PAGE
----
Should We Befriend Birds?

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I recently read an article in the New York Times about hand-feeding hummingbirds. It’s fascinating, but also disturbing. It’s cute, but why is it so important to get hummingbirds to feed from your hand or a perch sticking out of a helmet on your head? These are wild creatures, not your pets.

I just returned from Florida (I was there when the hurricane hit on Oct 9, but that’s another story) where I rented a home on St. George Island, on the beach. Willets and Sanderlings were common, running up and down the sand along with the incoming surf. People were also common, as were their dogs. Sounds pleasant, and mostly it was. But I often saw little kids chasing the shorebirds or throwing sand or shells at them and dogs chasing the birds off. No one but me seemed the least disturbed by this.

Once I had a California Scrub Jay land on my hand in my front yard. Clearly someone had hand-raised it and when it escaped it ended up on me. It hung around for a few days until my neighbor’s dog killed it. Not too long after that a tame American Kestrel showed up. Not sure what happened to it but I suspect some domestic violence got it as well.

The problem with birds getting used to humans is that many humans do not respect the rights of birds to live their lives. Dogs, cats, kids with pellet guns or slingshots, adults with guns or some other weapon add to the everyday hazards birds face. Why is it that the closer we get to wildlife the less we respect it? Not everyone, of course, but lots of us find entertainment in throwing rocks at pigeons or taking potshots at robins.

Of course, there are times when people get harassed by birds swooping down on them. This happens during nesting season when birds are just trying to scare you off, believing you are a predator. Birds know when you are too close to their nest.But these “attacks” are rarely harmful. I’ve investigated birds’ nests up close and personal and have been dive-bombed hundred of times but have never been touched by a bird. No hair pulling, eye-pecking,  or anything like that. Pooped on, yes, but that’s usually incidental to the actual activity.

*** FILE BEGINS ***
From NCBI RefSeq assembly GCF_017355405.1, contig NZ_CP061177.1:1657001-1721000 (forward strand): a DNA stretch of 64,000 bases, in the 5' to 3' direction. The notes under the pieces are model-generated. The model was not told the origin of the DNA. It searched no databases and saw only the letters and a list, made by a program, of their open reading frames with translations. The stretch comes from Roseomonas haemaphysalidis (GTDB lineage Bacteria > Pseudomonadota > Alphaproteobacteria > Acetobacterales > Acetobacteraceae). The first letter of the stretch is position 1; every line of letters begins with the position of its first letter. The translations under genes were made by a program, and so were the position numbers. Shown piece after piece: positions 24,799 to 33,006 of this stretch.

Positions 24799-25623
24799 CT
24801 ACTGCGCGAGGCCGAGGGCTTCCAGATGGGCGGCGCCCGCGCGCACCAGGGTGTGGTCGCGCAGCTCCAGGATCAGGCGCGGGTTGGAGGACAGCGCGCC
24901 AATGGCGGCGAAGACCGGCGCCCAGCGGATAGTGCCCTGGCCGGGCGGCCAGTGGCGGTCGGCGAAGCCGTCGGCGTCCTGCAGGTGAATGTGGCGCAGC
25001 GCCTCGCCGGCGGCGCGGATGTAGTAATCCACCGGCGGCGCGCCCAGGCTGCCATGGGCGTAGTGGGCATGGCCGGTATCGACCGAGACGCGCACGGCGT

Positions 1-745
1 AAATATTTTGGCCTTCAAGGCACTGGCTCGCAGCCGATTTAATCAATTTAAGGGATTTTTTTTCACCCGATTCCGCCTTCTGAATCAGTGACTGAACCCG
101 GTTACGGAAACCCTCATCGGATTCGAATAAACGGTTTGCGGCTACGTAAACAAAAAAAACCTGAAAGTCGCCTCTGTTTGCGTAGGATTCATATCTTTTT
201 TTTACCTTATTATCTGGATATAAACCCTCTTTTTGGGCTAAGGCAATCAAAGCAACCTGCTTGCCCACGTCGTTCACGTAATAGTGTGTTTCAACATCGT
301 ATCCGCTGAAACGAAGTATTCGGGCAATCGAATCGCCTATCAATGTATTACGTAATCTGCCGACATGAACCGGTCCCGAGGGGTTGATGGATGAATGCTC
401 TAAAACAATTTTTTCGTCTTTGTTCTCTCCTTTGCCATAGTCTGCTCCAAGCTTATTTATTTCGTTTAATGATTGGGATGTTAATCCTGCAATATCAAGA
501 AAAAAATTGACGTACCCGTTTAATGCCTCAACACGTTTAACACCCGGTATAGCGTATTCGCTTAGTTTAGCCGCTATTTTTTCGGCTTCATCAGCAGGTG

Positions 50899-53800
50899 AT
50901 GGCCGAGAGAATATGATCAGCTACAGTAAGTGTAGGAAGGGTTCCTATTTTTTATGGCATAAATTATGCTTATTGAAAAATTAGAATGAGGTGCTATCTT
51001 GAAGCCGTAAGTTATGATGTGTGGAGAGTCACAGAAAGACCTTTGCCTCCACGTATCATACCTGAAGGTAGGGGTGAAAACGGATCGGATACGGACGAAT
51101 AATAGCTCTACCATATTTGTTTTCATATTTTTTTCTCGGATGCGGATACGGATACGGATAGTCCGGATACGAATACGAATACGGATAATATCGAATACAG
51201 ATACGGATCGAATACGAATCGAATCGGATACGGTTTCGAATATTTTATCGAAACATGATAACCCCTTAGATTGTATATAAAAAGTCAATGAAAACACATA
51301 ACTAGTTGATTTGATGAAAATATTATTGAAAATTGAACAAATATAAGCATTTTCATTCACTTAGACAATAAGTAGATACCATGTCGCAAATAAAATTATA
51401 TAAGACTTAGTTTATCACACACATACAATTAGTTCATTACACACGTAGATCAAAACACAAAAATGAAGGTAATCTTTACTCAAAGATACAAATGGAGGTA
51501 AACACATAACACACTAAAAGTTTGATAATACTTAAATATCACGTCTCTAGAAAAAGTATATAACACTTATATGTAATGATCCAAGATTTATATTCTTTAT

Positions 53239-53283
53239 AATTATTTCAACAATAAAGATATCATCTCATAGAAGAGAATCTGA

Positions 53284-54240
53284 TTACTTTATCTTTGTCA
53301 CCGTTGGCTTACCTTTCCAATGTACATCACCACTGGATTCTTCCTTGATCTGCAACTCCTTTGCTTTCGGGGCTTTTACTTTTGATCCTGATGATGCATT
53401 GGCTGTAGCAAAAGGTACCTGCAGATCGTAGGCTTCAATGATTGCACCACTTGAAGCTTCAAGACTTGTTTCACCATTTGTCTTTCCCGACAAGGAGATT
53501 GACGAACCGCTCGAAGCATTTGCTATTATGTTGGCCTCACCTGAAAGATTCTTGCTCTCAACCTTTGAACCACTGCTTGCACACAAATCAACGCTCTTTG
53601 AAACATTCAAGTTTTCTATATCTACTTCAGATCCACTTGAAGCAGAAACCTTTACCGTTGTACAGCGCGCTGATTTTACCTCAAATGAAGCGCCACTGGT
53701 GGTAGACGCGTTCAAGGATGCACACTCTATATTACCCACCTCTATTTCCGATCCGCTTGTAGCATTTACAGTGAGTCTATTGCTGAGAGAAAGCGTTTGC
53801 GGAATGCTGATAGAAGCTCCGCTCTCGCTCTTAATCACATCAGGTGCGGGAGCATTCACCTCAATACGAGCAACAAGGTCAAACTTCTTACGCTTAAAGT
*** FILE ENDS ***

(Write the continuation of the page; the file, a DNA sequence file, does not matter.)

Now there are a few birds that might justify defending oneself against – ostrich, cassowary, and emu are known to have caused injuries to people. Hawks and owls get blamed for attacks but I have found that most of those stories are simply untrue or greatly exaggerated. Check out YouTube and you’ll find all sorts of videos about hawks, owls, eagles and other birds attacking domestic animals or humans but a close examination shows that mountains were made out of molehills.

But I digress. My real point here is that we should leave wild animals alone. Enjoy them at a distance. Don’t feed them, don’t harass them, don’t invade their territories unnecessarily; just enjoy them at a distance. Watching birds in the wild, doing what they have done for millions of years, without us around, is at least as enjoyable as feeding birds from one’s hand and it’s far, far better for the birds.


2 thoughts on “Should We Befriend Birds?”

  1. Agreed. And humans should keep to their own areas and leave animals to their own and encourage other humans to through legislation and sanctions. I’d say it’s best to avoid birds and other animals entirely if possible- since we haven’t obtained their consent to do so, and we don’t know their feelings about it, birdwatching itself seems unethical. How would we feel being gazed at by an alien species at any distance? It’s literally voyeurism, if you think about it, and creepy no matter what. It’s better we confine ourselves to our cities and away from forests and wildlife areas where animals might live so we can live separately in peace as they have done without us around for millions of years. If you want to look at something beautiful, gaze at the mountains or the ocean- living creatures have rights like humans and don’t deserve to be photographed, touched, or gawked at without their consent.

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